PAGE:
"I think it's something that we have to ... continually look at what we can do to better inform people," Criswell said. "We know that there are sirens. I know that some sirens did go off. I don't have, the exact picture of where they went off. But sirens are one of the best tools that we do have to give a widespread warning to people quickly, especially when you have nocturnal tornadoes like this that happen while people are asleep."
The latest forecast from the National Weather Service shows the same storm system will linger in the Southeast on Monday with damaging winds, large hail, and an isolated tornado threat. Parts of southern Georgia and South Carolina will be in the bullseye, including the cities of Columbus, Savannah and Charleston. Flood watches and warnings have been issued for areas of Alabama and Georgia.
A tornado watch for central Georgia, including the city of Macon, remains in effect until 11 a.m. ET on Monday. Moreover, a flood watch and a flash flood warning were issued for parts of Alabama and Georgia, where up to 7 inches of rain already fell.
A new storm is set to arrive on the West Coast on Monday night, bringing heavy rain and wind along the shore and heavy snow to the mountains. The heavy rain is expected to reach the San Francisco Bay Area on Tuesday morning, but gusty winds will begin Monday. Parts of northern California could see local rainfall amounts of 2 to 5 inches.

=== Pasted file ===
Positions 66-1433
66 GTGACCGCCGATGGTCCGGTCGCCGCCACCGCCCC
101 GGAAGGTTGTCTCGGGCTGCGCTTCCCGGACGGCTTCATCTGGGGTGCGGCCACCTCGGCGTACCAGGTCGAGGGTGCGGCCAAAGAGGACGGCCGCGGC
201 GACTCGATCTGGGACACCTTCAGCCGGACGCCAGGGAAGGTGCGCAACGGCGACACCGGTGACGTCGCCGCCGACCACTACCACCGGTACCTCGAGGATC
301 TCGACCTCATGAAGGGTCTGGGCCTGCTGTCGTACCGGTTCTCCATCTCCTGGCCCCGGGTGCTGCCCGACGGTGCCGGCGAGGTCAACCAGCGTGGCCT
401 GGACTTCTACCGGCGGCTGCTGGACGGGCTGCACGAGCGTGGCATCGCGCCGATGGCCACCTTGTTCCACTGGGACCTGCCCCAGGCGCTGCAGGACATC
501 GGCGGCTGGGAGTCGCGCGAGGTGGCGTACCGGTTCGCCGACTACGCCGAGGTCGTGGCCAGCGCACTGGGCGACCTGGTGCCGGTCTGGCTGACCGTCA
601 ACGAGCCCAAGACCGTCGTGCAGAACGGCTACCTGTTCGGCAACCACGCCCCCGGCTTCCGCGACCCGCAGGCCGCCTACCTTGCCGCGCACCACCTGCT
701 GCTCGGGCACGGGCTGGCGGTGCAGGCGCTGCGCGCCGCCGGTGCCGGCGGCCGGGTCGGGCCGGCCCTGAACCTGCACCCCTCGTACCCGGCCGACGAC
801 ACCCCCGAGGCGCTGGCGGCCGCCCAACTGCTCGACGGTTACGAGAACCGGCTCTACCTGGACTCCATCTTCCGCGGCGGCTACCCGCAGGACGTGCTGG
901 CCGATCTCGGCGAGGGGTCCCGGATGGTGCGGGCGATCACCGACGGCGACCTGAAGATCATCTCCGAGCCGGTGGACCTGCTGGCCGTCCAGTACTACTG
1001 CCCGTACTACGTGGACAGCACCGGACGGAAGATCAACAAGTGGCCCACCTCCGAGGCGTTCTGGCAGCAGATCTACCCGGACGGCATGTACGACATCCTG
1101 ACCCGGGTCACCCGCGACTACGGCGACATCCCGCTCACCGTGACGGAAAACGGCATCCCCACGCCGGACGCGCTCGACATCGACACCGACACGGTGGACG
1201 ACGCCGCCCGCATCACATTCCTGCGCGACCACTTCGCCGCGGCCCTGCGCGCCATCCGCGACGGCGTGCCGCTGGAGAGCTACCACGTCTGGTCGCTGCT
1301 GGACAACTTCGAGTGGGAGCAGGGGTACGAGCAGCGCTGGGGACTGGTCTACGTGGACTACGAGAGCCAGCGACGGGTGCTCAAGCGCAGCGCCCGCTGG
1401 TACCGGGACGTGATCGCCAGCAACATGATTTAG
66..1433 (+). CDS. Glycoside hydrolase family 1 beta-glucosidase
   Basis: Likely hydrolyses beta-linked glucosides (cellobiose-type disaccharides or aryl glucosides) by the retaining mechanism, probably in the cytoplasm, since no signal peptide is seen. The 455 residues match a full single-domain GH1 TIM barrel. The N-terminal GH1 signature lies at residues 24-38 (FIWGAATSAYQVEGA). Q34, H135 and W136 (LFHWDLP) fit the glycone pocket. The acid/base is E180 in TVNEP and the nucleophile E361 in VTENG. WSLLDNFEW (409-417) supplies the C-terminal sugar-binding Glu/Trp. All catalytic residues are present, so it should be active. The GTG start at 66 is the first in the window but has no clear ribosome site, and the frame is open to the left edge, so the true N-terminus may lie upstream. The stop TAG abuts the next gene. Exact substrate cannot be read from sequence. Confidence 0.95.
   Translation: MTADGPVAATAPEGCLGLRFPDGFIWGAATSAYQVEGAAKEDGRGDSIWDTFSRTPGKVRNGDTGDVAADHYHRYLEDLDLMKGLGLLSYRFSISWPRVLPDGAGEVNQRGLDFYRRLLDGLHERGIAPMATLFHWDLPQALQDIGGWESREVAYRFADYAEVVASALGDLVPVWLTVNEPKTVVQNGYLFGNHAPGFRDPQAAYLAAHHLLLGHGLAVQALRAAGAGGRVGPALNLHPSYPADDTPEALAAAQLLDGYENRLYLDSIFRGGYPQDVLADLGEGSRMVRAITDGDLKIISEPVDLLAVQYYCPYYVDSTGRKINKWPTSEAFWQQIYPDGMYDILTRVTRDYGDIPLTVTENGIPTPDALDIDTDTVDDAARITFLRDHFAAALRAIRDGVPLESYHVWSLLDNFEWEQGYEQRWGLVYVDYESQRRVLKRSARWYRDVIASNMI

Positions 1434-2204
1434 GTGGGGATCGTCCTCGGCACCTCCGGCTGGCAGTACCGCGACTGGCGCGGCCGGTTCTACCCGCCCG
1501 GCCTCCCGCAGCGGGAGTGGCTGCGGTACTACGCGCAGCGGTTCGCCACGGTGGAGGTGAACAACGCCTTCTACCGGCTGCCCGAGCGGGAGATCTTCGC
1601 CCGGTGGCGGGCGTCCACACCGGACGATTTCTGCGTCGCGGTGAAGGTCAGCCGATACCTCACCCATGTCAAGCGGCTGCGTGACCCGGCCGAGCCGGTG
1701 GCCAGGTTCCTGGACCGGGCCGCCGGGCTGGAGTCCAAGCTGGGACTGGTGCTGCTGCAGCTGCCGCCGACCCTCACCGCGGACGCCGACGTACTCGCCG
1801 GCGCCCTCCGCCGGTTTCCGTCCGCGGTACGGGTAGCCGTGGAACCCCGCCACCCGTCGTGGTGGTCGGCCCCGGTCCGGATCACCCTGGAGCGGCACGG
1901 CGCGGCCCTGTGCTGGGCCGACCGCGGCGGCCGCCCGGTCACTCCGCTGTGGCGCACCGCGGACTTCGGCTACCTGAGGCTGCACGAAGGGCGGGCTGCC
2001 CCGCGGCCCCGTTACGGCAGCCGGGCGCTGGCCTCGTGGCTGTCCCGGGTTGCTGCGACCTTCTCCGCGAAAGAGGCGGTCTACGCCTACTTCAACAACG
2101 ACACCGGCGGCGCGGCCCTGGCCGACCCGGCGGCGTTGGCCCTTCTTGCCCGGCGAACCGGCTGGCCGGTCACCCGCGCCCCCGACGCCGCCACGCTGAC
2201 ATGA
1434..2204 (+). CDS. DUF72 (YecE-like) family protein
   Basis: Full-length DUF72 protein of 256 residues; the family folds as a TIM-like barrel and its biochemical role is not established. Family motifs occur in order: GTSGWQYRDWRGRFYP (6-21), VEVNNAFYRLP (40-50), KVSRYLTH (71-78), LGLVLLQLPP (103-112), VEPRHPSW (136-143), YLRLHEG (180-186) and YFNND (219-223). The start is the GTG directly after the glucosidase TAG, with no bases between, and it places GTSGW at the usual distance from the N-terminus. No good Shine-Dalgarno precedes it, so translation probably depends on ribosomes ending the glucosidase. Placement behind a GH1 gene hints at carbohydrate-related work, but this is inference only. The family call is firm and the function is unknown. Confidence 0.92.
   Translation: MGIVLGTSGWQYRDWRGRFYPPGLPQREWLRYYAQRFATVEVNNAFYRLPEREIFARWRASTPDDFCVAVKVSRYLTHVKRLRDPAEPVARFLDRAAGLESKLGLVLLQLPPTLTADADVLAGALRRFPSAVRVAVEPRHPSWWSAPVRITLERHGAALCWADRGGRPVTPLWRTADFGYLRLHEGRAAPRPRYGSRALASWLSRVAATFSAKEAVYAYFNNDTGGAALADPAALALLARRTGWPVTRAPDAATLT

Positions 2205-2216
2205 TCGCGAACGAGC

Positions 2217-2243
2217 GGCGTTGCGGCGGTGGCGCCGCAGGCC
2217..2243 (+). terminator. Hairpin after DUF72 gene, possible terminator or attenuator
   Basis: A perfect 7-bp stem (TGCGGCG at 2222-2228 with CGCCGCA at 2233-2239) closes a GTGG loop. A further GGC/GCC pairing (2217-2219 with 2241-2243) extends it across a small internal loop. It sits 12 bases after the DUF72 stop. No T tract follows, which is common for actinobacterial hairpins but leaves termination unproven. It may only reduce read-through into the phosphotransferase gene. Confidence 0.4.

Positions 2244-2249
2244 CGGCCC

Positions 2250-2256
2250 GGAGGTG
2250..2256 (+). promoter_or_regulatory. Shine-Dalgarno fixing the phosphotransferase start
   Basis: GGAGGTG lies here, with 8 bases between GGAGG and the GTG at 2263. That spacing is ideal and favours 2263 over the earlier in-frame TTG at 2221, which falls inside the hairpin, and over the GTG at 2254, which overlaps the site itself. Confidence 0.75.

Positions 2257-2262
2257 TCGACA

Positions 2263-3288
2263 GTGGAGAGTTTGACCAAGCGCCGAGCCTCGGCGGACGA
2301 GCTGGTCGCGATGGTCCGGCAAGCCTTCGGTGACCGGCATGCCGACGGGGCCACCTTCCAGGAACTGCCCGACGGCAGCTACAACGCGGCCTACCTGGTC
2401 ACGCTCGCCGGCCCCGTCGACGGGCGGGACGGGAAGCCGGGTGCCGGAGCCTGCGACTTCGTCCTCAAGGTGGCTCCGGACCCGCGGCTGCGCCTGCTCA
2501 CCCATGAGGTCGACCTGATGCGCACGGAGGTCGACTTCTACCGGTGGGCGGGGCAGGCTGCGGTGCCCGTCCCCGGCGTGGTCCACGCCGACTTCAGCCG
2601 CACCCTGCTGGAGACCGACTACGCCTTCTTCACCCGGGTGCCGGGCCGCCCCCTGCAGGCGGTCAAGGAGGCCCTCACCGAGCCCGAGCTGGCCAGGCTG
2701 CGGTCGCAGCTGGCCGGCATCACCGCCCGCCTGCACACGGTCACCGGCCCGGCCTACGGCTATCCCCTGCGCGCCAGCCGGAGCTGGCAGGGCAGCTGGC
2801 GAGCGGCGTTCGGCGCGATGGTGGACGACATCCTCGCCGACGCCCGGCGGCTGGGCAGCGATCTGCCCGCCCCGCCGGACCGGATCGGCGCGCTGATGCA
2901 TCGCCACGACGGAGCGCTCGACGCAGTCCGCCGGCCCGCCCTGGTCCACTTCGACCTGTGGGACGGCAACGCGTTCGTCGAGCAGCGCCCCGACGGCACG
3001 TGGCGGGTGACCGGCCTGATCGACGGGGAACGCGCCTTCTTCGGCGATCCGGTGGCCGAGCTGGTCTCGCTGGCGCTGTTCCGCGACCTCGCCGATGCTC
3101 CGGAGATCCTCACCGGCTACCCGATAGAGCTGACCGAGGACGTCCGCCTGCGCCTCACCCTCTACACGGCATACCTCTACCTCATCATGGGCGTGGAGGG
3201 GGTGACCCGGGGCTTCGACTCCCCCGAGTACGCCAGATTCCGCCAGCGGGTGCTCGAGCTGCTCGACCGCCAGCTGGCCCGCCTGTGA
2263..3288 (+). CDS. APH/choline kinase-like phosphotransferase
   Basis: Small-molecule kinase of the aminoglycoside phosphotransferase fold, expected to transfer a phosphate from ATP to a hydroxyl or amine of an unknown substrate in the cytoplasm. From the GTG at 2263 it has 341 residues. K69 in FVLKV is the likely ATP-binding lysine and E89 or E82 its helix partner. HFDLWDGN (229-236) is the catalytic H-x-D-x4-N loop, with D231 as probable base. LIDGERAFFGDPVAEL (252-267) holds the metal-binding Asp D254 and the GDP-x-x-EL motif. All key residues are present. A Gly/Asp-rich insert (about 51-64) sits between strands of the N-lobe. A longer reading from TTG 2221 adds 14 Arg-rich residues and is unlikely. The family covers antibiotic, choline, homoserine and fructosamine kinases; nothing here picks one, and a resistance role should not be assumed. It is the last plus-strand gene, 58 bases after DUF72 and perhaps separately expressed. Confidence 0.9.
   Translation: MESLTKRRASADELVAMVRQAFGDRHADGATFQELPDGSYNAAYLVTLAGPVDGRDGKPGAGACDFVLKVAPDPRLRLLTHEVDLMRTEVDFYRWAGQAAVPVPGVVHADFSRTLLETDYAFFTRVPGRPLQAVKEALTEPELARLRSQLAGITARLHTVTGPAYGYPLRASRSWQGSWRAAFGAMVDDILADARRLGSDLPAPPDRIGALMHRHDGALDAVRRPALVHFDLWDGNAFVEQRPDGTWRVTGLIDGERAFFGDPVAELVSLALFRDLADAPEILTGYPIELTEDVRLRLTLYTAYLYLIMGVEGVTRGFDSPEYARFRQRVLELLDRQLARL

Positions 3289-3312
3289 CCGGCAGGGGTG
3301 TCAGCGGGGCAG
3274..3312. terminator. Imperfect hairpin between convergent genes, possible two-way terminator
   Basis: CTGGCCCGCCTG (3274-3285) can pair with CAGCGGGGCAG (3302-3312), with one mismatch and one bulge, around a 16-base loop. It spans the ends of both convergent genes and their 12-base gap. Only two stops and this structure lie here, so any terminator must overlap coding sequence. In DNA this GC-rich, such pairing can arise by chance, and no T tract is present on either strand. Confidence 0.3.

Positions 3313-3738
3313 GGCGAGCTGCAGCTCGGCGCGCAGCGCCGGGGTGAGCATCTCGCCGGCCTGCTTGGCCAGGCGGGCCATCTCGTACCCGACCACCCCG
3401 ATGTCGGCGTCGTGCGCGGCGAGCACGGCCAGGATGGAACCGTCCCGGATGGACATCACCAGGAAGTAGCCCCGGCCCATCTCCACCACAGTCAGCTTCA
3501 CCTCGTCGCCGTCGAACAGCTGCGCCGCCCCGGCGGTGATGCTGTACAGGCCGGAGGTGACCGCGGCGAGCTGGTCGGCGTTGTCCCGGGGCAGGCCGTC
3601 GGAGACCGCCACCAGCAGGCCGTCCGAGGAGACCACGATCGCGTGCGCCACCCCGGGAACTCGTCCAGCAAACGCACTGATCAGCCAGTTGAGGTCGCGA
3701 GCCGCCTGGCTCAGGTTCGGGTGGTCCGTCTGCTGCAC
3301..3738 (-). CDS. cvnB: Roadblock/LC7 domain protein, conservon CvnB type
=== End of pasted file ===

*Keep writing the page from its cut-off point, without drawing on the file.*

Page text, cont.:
Meanwhile, the National Weather Service has issued a winter storm warning for parts of the Sierra Nevada mountain range in northern California, where local snowfall amounts of 2 to 4 feet is possible over the coming days.
This new storm system is forecast to sweep across the country, brining more severe weather to Texas and Oklahoma on Thursday. Areas from Texas to Wisconsin could see a major outbreak of severe weather on Friday, with threats of tornadoes, damaging winds and huge hail.
Meanwhile, a late season winter storm could hit areas further north, from the Dakotas to Minnesota, Wisconsin and Michigan.
ABC Owned TV Stations contributed to this report.
The video in the player above is from an earlier report.